Everything you want to know about Visual Studio ALM and Farming
Brian Harry is a Microsoft Technical Fellow working as the Product Unit Manager for Team Foundation Server. Learn more about Brian.
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This is an example of the power of social media. I had planned to ignore it but I’ve had enough requests for “official confirmation” that I guess I have to say something :).
Last week someone tweeted “Microsoft phasing out the TFS version control repository and moving to Git. Unofficially confirmed at a TFS presentation”
It caught on and created a minor retweet storm.
It’s simply not accurate. I’ve been told it was the result of a misunderstanding generated in a hallway conversation between one of our MVPs and a customer at a presentation on TFS. Misunderstandings happen – it doesn’t worry me. Social media just allows them to go global quickly :)
As I said when I announced Git support in VS/TFS, our intent is to provide the best centralized version control system and the best distributed version control system. We fully intend to support both, enhance both, etc indefinitely. Both types of version control are useful to different teams and both benefit from the tight integration and enterprise class hosting that we can provide inside TFS and Visual Studio. At the moment, a significant majority of our customers use TFVC. That may or may not change over time. But you can bet that we will continue to work to make both great.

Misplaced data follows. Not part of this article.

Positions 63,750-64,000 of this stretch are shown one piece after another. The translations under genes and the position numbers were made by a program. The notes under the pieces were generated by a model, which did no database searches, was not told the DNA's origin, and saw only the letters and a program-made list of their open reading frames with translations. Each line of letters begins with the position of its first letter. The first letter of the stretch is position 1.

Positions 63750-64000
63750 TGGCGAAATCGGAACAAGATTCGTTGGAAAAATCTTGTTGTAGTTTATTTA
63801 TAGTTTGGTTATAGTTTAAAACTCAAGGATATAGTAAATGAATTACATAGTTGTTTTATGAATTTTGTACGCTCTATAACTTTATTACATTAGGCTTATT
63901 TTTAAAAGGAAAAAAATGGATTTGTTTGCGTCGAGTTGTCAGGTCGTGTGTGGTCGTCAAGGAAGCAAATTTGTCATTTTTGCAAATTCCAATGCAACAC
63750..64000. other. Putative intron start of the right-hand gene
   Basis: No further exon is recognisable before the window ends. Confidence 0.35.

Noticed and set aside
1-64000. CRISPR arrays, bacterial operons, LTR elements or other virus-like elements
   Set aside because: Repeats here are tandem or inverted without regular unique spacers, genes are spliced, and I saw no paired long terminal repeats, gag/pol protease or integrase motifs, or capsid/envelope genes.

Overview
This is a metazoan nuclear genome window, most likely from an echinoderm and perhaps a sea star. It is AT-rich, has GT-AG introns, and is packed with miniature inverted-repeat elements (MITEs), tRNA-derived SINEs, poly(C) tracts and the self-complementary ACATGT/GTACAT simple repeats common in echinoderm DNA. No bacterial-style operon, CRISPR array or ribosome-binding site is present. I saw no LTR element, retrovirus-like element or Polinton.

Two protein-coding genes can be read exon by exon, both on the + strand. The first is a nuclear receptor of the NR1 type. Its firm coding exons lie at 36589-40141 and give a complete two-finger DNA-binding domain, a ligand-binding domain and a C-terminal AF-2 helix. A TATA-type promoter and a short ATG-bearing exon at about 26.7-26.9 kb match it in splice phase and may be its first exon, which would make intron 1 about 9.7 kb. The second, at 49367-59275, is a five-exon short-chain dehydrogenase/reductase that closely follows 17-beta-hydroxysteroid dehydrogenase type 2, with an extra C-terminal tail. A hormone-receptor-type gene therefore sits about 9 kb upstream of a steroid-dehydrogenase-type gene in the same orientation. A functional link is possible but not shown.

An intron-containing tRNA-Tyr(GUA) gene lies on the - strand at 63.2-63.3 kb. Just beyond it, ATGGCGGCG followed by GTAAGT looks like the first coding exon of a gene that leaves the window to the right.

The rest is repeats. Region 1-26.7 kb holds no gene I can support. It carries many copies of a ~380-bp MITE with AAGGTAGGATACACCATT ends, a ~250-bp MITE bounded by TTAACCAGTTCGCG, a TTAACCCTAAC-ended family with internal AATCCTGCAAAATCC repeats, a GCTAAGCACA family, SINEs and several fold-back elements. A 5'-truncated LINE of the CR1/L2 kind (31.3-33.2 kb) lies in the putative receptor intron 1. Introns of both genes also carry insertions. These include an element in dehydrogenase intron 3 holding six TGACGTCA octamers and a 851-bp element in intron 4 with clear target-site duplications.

Some will observe that, lately, all our new development work has been in Git features. That’s accurate. That’s simply a reflection of how much further behind Git is, for instance, it’s not supported by code review, CodeLens, My Work, branch visualization and more. We’re working hard to get our Git support up to parity with our TFVC support. In general though, for now and for the future, when we build new features, we try to build them in a way that works well for both Git and TFVC. An example of this is that, as we’ve improved the version control web UI over the past 6 or 9 months, we’ve done it in a way that both the TFVC and Git experiences have gotten better. That’s not an accident – it’s deliberate.
Hopefully this settles the issue and provides an “official statement” that people can point to in order to feel confident where we stand.